How is the biopsy procedure done?
(Update: ) - Skin and soft tissue diseases
In fact, there is a sentence used before or after treatment that we hear a lot; parts must be taken. Here to the piece received biopsy we say. Let's see in what situations is a biopsy taken?
What is a biopsy?
In some diseases, it may be necessary to take samples from cells, tissues or organs to be examined in the laboratory in order to make a definitive diagnosis.
The name of this process is Biopsy (Biopsy, Biopsy, Receiving parts). The parts taken are important in terms of diagnosis, classification, stage and follow-up of the disease.
Why is it necessary to take a biopsy?
Biopsy is the only method to make a definitive diagnosis. No imaging method (x-ray, MR, CT, PET, etc.) is an alternative to biopsy. Imaging methods detect the presence of the disease.
Biopsy is very important, especially in terms of detecting whether the disease is benign or malignant.
However, never taking a biopsy alone does not show that something can be bad and should not cause you to worry.
For example, breast ultrasound or mammography can detect but is this mass benign (fibrocyst, fibroadenoma, fat necrosis, etc.), malignant (breast cancer) only and only biopsy can answer.
How is biopsy taken?
Removing some of the diseased tissue Incisional BiopsyIf the tissue or formation is completely removed together with the surrounding normal tissue. Excisional Biopsy is called.
Do not be afraid of the statement of taking part because most biopsy procedures are painless and low risk 🙂
When malignant formations are considered, excisional biopsy is especially preferred. In this case, it is important in normal tissues taken with the formation and Surgical Clinical Border is called. When the biopsy is examined, the cleanness of this border means that the abnormal formation is successfully removed.
Generally, regional anesthesia is used before biopsy and the procedure is performed painlessly.
Biopsy methods and types
There are many biopsy methods available according to the diseases. In all methods, tissue samples are taken using sharp tools. Before the procedure in biopsies taken from the skin local anesthesia with the area numbed.
Some types of biopsy are as follows:
- Needle Biopsy: is the most commonly used method.
- CT-guided biopsy: Biopsy is taken from the diseased tissue with the help of computed tomography
- USG-guided biopsy: Biopsy is taken from the diseased tissue with the help of ultrasound
- Bone Biopsy: In this method, a CT-guided biopsy is taken by an orthopedist.
- Bone Marrow Biopsy: A biopsy is taken from the pelvic bone with the help of a large needle. This method is especially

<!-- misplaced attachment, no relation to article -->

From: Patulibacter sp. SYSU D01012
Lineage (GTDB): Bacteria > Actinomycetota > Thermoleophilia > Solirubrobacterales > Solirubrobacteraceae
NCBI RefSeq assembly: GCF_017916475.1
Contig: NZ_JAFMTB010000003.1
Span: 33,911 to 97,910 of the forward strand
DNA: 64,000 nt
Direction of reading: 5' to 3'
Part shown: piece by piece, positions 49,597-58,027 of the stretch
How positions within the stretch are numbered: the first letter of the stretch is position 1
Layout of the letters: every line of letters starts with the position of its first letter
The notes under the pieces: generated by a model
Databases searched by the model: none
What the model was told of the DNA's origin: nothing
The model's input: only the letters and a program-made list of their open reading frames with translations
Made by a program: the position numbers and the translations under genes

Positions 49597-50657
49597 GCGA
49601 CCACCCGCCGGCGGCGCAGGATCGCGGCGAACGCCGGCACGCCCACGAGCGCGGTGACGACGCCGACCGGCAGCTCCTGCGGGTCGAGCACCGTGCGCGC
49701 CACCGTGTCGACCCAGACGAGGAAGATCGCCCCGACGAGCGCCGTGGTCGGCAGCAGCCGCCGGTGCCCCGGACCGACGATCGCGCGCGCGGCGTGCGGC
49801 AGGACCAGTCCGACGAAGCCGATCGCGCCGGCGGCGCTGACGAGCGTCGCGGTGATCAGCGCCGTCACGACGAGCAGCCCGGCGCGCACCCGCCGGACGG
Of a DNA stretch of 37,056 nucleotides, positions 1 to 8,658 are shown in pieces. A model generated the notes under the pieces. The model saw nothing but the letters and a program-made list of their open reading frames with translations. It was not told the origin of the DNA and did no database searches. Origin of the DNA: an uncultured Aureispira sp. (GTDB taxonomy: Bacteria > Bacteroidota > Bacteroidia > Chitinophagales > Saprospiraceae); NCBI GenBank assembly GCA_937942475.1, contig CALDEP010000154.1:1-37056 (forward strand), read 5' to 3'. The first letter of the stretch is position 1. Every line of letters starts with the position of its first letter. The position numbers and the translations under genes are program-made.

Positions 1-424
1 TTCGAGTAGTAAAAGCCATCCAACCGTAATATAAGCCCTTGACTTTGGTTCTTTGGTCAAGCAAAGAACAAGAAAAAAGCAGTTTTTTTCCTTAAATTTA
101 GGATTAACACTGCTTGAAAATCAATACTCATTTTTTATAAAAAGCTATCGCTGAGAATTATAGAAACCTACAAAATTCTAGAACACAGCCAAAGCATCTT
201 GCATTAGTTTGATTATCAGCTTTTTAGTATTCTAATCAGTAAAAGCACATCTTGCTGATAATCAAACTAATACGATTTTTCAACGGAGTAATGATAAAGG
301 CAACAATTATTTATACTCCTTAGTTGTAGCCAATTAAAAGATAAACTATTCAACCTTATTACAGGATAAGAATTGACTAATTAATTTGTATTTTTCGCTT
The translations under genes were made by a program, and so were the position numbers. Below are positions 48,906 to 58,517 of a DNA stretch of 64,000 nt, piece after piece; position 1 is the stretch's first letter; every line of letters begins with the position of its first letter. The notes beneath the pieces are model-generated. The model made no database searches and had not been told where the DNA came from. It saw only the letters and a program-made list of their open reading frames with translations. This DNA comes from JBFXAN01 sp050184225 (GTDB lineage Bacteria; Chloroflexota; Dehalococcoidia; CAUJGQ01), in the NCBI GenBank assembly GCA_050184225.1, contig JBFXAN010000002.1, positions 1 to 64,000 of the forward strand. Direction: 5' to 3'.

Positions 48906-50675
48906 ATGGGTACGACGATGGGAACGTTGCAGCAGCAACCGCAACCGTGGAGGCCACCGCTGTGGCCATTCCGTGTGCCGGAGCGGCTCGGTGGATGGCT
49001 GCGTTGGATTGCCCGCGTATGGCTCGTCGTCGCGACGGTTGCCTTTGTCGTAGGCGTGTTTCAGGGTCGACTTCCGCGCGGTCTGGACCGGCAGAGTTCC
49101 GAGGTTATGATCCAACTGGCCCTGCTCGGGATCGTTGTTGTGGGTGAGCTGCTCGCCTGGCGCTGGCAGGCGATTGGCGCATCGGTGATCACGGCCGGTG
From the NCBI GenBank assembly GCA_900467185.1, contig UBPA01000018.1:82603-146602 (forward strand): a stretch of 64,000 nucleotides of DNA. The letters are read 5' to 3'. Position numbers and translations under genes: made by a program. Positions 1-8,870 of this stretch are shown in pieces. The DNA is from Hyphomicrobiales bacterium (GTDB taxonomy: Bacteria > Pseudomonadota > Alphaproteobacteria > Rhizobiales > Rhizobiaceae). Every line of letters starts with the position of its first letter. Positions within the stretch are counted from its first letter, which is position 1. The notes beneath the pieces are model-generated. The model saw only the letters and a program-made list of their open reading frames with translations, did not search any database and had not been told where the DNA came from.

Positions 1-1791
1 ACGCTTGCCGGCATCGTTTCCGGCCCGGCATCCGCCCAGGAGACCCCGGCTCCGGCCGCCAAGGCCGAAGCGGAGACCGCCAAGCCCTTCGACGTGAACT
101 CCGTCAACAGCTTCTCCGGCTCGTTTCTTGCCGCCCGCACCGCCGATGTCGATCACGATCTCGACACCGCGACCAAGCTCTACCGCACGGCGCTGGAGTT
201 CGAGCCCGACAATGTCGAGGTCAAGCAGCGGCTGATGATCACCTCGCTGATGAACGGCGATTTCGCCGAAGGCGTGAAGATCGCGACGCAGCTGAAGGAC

it is applied in blood cancers such as leukemia and lymphoma.
- Liver Biopsy: With the help of ultrasound, a biopsy is taken from the liver by passing through the skin with a needle.
- Renal Biopsy: With the help of ultrasound, a biopsy is taken from the kidney by passing through the skin with a needle.
- Aspiration Biopsy: A biopsy is taken by passing through the skin with the help of a fine needle. It is also called Fine Needle Aspiration Biopsy (FNAB). for example thyroid biopsy.
- Prostate biopsy: More than one needle biopsy is taken from the prostate with the help of an ultrasound probe from the anus (anal) area.
- Skin (Punch) Biopsy: It is the process of taking a full-thickness cylinder tissue sample from the lesioned skin with a disposable punch tool.
- CLO Biopsy: Endoscopy During the biopsy is taken from the gastric mucosa. Using the rapid urease test (CLO test) or by performing histopathological examination, the stomach is Helicobacter pylori whether it is investigated.
- Tru-cut biopsy: It is the most commonly used method in the diagnosis of breast lumps (cutting needle biopsy). The procedure is done using thick (3-4 mm) needles and a biopsy gun.
- Surgical Biopsy: Open (open) or closed (laparoscopic) surgical method is used for hard-to-reach tissues and organs.
What should be done after the biopsy is taken?
The parts taken are collected in special containers and solutions and sent to the laboratory.
After the biopsies are histopathologically examined macroscopically and microscopically by the pathologist, the results are sent to the doctor who follows you in a report.
The duration of the results may vary depending on the nature of the tissue taken (average 3-10 days).